From Max Cryer‘s book ‘Is It True?’
The distress call ‘mayday’ is English for the French term m’aidez.
Using the word ‘mayday’ dates from 1923, when a senior radio officer at Croydon Airport was asked to think of an easily understood word which could indicate distress.
At the time there was considerable air traffic between Croydon and Paris, so radio officer Frederick Mockford invented the term ‘mayday’, supposedly based on the French ‘venez m‘aidez’ (meaning ‘come help me’) which he assessed that even in its abbreviated form would be understood by both French and British staff. The term is widely understood – and when necessary used – in English, and in 1927 took some equality with the SOS distress signal (1908).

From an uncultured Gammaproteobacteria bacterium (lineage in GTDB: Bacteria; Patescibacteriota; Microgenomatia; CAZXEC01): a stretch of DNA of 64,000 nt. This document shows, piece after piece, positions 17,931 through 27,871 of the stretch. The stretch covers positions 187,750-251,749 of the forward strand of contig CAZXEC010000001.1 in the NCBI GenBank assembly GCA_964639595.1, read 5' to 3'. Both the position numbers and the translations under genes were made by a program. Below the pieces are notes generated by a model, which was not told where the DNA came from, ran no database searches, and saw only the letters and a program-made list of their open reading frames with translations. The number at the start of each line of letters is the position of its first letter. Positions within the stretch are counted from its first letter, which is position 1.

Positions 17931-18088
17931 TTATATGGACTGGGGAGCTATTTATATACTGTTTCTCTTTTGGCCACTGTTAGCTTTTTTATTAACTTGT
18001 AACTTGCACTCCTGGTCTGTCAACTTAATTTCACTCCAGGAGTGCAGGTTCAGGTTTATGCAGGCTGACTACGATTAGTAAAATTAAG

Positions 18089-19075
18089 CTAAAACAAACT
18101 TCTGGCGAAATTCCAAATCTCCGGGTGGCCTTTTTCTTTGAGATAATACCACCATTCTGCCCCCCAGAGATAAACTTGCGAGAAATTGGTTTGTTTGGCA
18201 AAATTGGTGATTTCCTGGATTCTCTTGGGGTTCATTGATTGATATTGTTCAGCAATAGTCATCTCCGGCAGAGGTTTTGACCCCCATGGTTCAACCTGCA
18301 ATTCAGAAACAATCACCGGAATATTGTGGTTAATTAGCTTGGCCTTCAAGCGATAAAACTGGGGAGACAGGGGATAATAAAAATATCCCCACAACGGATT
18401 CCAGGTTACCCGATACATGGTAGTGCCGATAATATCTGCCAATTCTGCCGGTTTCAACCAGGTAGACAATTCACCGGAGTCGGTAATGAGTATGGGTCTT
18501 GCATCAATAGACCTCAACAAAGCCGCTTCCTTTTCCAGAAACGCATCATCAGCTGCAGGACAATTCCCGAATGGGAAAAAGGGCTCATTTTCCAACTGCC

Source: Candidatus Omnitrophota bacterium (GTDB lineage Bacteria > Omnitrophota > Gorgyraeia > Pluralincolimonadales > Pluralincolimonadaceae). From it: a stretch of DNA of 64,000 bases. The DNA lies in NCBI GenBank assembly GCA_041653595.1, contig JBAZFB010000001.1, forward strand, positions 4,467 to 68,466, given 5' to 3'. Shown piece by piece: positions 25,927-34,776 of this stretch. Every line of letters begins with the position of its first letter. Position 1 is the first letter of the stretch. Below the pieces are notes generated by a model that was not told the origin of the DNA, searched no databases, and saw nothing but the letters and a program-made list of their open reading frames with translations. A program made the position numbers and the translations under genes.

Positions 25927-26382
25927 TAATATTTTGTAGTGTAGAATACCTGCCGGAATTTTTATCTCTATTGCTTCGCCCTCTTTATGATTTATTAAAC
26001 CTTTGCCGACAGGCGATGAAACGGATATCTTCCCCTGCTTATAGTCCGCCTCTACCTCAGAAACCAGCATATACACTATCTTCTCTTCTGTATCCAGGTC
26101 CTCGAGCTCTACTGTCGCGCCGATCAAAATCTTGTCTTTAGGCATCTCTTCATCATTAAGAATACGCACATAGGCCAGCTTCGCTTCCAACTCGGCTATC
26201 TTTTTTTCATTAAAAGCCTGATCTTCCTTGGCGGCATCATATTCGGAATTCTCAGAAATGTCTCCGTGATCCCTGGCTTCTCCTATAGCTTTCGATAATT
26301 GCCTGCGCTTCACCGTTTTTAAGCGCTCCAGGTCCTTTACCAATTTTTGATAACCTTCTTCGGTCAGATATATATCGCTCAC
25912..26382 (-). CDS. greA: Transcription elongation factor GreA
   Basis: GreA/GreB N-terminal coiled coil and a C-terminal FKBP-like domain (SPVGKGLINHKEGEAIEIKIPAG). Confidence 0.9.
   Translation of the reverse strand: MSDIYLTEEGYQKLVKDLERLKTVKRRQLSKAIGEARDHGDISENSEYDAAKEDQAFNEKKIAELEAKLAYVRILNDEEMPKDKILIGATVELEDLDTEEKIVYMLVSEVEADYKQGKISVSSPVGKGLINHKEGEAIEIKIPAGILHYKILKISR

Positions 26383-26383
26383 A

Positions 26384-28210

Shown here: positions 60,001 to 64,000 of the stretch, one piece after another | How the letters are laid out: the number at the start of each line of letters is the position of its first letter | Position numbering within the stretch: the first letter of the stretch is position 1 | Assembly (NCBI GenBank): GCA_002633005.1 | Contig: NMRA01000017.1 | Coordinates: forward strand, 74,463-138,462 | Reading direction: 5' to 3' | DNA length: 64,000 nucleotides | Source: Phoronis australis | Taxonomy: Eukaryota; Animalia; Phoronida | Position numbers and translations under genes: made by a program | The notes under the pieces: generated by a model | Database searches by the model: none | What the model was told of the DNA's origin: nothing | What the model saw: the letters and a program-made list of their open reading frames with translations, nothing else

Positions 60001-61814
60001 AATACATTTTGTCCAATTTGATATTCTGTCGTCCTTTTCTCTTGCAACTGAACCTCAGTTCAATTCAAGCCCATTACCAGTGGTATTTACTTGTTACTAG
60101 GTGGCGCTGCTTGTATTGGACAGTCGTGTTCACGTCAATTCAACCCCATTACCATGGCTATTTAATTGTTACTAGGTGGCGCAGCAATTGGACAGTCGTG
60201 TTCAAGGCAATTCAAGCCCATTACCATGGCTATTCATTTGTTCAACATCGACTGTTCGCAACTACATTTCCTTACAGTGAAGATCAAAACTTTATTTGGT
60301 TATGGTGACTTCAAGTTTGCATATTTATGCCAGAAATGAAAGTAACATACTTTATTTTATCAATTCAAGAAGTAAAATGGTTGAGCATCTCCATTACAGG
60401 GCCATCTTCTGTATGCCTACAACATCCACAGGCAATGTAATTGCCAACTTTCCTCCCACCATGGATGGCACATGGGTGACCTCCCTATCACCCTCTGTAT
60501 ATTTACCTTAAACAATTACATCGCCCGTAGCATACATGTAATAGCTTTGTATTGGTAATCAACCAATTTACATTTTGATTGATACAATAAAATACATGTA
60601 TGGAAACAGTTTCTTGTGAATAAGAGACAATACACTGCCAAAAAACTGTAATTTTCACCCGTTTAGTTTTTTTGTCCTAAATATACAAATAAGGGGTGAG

But there is a problem, because saying ‘m’aidez’ would never occur at all in genuine French – it simply isn’t correct. French people tend to call ‘ Aidez-moi’ ( a polite request for help) or ‘au secours’ (‘to the rescue’). However the mangled ‘mayday’ has become established among English speakers, and in some circumstances French people will call SOS or sometimes ‘mayday’ but using it as an ‘English’ expression.